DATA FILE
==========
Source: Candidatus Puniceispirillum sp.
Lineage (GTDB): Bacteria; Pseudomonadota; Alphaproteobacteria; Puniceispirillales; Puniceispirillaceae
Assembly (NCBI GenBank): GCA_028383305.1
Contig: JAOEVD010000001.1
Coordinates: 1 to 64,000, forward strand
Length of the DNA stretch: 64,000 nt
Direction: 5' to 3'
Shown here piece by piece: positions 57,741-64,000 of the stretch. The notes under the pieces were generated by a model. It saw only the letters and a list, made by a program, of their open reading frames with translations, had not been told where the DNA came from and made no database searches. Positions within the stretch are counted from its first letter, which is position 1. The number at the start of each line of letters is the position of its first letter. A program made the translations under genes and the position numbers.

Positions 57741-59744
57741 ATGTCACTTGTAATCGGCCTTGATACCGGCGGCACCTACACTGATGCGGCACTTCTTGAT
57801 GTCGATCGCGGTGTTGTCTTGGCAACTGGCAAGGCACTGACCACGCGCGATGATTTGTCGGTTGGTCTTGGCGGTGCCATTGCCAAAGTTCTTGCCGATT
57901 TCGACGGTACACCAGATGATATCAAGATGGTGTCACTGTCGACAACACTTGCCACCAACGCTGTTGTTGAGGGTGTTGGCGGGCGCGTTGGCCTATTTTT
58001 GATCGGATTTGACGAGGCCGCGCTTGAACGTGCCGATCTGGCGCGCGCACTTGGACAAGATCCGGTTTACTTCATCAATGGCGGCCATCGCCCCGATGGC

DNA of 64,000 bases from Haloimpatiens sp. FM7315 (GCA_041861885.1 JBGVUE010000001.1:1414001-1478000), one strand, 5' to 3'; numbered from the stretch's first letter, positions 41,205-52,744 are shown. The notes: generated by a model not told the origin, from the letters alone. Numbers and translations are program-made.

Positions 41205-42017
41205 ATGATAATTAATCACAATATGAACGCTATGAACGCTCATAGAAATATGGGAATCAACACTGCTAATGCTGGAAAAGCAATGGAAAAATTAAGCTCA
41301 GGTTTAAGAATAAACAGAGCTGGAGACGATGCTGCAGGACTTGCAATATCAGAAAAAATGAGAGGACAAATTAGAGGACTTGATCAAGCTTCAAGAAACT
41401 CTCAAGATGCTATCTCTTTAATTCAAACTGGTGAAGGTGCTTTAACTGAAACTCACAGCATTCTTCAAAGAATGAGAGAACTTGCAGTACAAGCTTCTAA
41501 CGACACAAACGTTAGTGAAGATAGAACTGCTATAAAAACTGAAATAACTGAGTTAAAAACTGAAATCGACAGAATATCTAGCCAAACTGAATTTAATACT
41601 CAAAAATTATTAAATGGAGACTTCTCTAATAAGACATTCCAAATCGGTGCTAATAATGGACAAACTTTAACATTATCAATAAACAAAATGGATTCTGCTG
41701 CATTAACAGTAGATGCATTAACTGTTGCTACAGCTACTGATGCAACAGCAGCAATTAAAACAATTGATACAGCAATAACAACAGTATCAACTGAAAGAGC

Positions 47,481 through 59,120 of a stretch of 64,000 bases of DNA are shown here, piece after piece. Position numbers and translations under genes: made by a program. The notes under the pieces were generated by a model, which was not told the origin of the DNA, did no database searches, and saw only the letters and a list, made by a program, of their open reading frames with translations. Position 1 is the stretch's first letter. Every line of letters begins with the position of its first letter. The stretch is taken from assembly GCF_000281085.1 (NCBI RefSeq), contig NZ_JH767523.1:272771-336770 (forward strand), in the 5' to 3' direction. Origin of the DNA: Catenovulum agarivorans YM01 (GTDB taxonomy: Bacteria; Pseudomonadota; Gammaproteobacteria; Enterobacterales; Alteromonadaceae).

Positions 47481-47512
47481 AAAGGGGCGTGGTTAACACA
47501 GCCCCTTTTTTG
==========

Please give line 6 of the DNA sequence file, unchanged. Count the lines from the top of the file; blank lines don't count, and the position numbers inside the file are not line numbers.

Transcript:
Length of the DNA stretch: 64,000 nt